Also last month, an album was released by a rock band whose lead singer is exactly my age. He has also moved through twenty seven years, but somehow he has moved himself to a place where he, his wife and his friends can make music that echoes the same feelings love and terror in mine and almost makes me weep in pity. There have been all sorts of extreme reactions to The Arcade Fire’s second album Neon Bible, but for me the hardest blow was knowing that this was made by Americans almost identical to me in age and upbringing. And here they are singing songs that seem to have risen out of my unconscious.

“I don’t wanna fight in a holy war.

I don’t want the salesmen knocking on my door.

I don’t wanna live in America no more.

Cause the tide is high,

And it’s rising still,

And I don’t wanna see it out my windowsill.”

I didn’t either, but looking away hasn’t helped. It’s time for me to get out, take a look at the world, and see what needs to be done here.

Saturday, December 30, 2006

usa notes

Catching the late commuter train back from New York. Two lily white couples get on at 125th st. Same age as me, but with haircuts and overcoats from income brackets in the stratosphere. One couple grabs the two free seats next to mine. On the commuter train the seats are turned front and back in little two and three seater pods, not the long democratic benches of the subway. On our three seat pod I scrunched up against the window with my brand new hardcover and they talked about people they knew. "Look at that skiht though, just look at your skiht. There's practically nothing there." My eyes flicked over to her skirt; deep blue, clinging toddlerlike to a pair of tanned thighs marked once or twice by birth marks or field hockey scars. His voice was marked by objective observation while his fingers ran circles round her kneecap and little forays higher up. I really tried to just enjoy my book, half of me just wishing they could do this somewhere else and the other half of me glad that these guys had sat next to me and given me such a good story.

The other couple spoke up from the seat ahead of us. "Ohmigod my ass is so big, my ass is so big in this photograph." As far as I could get from the furtive glances the photograph was her drivers license. "Can you believe my Dad told me that I looked liked shit in this?" Still waving around the drivers license. "But whatever, I just told him that he was fucking ugly anyway." Okay, I was ready to move now. The boyfriend next to me turned his voice of objective observation to the voice of objective amusement. "Jesus, that's hor-(laugh)-rible (laugh)."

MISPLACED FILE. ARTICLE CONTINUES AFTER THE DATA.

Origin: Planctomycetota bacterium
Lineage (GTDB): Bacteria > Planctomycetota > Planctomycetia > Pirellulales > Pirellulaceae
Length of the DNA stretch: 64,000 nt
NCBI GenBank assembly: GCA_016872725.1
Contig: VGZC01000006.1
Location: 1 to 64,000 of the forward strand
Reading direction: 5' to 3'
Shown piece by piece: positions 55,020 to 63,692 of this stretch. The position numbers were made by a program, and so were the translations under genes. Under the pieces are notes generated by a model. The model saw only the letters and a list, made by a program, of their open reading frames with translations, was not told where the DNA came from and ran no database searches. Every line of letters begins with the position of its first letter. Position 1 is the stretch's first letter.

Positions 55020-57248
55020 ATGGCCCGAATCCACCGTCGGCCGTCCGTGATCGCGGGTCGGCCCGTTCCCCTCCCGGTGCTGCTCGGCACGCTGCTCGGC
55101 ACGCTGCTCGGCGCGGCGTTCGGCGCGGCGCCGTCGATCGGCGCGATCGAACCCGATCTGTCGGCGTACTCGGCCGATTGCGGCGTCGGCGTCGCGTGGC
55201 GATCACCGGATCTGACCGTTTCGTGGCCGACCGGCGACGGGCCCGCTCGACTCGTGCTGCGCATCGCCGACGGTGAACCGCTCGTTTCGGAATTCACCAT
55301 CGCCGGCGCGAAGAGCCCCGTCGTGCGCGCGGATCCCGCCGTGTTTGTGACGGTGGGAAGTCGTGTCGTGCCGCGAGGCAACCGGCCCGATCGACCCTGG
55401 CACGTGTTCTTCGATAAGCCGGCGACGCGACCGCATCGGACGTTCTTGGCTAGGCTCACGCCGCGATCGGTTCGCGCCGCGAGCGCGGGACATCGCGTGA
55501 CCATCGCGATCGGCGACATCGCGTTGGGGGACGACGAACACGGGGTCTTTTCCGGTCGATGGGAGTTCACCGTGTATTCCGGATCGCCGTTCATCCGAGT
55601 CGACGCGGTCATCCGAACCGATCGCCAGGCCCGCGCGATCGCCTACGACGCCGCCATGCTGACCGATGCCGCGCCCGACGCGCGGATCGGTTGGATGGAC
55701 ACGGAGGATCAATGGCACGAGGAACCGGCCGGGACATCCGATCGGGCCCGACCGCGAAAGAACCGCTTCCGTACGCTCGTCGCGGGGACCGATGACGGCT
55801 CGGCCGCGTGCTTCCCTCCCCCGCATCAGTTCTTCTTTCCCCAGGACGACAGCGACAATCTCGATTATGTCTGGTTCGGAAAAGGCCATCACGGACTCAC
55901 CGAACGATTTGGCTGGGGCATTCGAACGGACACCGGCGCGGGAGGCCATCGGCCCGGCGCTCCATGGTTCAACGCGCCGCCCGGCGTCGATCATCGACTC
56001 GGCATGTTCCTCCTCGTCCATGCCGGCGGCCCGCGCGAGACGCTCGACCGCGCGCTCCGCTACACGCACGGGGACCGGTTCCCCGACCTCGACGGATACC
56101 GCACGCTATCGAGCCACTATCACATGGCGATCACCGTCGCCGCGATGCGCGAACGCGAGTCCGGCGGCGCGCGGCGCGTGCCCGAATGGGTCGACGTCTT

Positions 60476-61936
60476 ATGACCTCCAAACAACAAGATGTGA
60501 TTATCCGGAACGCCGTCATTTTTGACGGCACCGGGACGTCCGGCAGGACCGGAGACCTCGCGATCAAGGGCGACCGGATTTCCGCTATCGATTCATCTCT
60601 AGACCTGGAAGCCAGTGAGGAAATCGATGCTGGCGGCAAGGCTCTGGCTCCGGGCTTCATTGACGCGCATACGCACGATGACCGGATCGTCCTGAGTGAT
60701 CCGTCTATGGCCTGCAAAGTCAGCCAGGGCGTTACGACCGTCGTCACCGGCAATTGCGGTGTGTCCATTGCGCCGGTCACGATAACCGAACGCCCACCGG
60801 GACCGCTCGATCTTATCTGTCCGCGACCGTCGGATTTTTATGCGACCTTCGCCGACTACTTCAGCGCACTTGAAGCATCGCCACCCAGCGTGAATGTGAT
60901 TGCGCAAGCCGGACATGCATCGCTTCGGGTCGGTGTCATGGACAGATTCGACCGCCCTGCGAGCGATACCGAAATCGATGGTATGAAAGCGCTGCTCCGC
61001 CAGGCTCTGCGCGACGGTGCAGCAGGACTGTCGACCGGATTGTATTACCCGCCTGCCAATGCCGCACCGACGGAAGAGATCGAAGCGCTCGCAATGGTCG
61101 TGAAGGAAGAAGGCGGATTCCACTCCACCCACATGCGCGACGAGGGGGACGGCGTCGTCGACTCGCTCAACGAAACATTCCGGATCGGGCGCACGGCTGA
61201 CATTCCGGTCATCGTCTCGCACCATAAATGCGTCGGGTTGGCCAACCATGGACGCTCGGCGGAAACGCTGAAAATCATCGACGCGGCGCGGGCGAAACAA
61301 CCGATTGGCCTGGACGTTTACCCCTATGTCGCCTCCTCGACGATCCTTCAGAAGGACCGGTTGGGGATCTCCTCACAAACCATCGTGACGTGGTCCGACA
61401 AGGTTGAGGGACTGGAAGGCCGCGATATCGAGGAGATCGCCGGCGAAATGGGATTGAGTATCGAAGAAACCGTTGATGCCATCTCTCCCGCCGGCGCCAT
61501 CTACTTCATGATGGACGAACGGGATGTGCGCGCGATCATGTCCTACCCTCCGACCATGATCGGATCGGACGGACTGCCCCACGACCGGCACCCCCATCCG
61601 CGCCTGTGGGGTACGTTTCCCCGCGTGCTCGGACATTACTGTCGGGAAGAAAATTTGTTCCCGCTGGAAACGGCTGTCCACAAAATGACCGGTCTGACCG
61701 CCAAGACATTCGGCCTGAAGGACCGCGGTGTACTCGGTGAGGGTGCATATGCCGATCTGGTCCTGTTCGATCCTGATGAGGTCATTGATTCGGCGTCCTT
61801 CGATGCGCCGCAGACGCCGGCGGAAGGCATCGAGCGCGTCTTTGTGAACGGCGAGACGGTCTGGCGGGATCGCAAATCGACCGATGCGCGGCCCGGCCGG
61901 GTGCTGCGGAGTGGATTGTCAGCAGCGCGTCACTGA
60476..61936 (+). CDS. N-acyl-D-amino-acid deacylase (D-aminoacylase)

I settled back into the book, but by the time I'd glanced over again her hand (silver ring on the index finger, silver bracelet on the wrist) had moved between his leg, and looked like it was massaging his crotch through the thin black cotton of his trousers. Oh Jesus. Read the book, just read the book. This isn't happening less than a foot away. His jacketed arm is pressed against my own, her hand is pressing firmly along the folds and creases of his... oh for chrissakes! Just get off at the next stop please.

Maybe I've been out of the states too long, but their conversation was as light and breezy as if she'd been running her hand through his hair. He asked about the ring on her finger that was running the length of his member, she lifted up the hand to look at it. "This? Jeez, I haven't taken this off in like, fifteen years." And maybe she was in love, because she slid it off without a second thought, held it with the edge on her fingertips, all three of us with our eyes on the ring, and the finger it had left.

Friday, October 27, 2006

I did it.

I drove one of the fish hauling carts from the Tsukiji Fish Market.

a short list of persons who have emailed me about enhancing my penis

What with all the dope we smoked I can't remember it too clearly, but I think the cornerstone of comedian Patton Oswalt's routine was a joke that went "Oh yeah, and to all you spammers in the audience, just one thing. Spell check your fucking emails." Even sober that joke is pretty funny.

The problem is I think the spamming bar has been raised recently. I came in this morning to find that "Carly Bishop" had taken the time to write me, an average citizen and generally savvy consumer and investor, not about investment oppurtunities, West African bank transfers, the latest advances in shedding weight and enhancing male organs, or the wonders of pound-melting. No, Carly had decided that I, a total stranger would be interested in this: (I've left it unedited)

"it is a proof of your own attachment to hertfordshire. anything beyond the very neighbourhood"she will drop the acquaintance entirely."